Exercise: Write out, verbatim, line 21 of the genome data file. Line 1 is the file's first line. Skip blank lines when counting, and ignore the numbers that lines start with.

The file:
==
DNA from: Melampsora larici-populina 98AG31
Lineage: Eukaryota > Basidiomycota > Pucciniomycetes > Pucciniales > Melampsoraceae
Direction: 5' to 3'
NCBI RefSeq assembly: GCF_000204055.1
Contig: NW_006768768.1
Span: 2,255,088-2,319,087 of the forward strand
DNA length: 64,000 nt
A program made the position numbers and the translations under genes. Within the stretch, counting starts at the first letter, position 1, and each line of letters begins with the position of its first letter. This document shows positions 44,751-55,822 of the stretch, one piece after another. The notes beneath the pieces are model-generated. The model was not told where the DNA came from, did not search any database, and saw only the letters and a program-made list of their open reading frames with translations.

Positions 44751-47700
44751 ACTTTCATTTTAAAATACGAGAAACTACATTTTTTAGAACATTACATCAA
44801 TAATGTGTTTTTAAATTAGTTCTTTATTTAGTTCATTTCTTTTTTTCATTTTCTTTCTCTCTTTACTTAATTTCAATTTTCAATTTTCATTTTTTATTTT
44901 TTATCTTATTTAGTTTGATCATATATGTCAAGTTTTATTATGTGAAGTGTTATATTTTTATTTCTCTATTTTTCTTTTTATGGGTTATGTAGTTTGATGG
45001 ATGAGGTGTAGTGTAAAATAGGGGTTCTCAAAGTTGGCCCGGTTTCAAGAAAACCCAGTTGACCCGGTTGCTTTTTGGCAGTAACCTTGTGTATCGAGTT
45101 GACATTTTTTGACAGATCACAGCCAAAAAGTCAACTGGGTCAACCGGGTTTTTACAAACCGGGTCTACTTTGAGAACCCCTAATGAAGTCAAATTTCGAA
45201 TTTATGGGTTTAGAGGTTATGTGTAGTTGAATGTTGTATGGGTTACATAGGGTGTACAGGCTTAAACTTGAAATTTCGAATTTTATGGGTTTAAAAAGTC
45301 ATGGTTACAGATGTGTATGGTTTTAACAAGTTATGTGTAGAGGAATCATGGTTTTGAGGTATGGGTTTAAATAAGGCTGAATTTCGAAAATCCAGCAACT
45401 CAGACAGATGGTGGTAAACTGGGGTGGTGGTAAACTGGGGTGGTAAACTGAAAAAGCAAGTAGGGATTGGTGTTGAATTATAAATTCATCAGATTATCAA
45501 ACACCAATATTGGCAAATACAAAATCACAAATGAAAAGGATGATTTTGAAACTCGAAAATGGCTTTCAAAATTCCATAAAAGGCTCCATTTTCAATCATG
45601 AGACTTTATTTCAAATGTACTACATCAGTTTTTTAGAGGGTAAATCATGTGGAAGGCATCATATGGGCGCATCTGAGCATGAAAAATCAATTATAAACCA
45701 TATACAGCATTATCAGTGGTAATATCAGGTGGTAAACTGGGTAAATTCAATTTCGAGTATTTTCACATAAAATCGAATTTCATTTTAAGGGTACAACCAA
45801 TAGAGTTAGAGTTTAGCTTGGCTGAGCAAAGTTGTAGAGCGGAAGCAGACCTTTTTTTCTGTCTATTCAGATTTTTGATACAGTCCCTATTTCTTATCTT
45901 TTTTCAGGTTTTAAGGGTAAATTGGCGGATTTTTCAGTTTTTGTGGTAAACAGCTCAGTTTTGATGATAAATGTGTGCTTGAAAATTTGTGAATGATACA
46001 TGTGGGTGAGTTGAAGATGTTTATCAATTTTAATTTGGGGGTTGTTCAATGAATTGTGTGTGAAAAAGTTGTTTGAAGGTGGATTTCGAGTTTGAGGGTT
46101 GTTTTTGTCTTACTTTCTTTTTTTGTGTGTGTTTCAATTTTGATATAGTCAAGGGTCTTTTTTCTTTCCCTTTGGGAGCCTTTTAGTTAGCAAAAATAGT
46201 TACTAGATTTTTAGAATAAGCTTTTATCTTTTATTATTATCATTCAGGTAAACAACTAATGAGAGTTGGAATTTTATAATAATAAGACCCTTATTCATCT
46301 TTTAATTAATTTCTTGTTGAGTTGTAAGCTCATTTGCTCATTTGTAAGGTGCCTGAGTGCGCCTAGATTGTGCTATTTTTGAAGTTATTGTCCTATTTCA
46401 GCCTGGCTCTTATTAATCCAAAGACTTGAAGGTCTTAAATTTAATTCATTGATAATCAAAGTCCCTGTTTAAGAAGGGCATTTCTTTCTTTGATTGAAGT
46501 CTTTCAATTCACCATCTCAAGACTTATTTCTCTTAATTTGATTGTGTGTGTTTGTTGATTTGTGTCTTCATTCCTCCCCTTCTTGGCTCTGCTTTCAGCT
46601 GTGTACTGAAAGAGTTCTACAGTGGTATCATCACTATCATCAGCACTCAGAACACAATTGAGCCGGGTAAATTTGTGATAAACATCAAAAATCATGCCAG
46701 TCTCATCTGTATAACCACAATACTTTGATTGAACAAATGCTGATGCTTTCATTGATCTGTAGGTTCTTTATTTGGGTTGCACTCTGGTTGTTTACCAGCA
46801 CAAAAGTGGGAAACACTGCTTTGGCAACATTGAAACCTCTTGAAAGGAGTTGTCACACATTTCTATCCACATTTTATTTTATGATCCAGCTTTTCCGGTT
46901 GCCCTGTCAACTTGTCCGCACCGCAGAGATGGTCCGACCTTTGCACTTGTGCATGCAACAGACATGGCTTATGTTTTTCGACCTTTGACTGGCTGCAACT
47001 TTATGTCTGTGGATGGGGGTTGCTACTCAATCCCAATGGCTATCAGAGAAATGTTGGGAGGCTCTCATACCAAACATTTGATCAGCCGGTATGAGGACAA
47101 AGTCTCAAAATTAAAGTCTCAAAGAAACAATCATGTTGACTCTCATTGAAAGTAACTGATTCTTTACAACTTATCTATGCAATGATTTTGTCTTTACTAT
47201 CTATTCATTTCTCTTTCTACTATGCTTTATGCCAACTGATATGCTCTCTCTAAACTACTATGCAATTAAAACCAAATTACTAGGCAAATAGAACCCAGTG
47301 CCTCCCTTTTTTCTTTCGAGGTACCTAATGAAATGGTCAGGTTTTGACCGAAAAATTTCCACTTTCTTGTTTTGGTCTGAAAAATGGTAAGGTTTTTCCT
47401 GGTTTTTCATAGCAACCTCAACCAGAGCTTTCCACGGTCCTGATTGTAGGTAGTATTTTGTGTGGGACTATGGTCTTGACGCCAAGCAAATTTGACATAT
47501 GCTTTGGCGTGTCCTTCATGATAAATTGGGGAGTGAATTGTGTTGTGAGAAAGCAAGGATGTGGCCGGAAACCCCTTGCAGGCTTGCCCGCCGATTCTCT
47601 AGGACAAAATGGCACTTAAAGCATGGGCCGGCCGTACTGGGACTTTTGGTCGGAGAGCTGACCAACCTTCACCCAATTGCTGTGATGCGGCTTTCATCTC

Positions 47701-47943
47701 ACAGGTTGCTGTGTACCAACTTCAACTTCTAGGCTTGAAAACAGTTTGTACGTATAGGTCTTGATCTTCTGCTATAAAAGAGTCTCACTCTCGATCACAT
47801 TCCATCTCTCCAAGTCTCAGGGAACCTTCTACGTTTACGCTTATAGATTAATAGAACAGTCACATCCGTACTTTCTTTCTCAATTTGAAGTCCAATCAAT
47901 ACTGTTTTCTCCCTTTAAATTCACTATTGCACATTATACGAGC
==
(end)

45801 TAGAGTTAGAGTTTAGCTTGGCTGAGCAAAGTTGTAGAGCGGAAGCAGACCTTTTTTTCTGTCTATTCAGATTTTTGATACAGTCCCTATTTCTTATCTT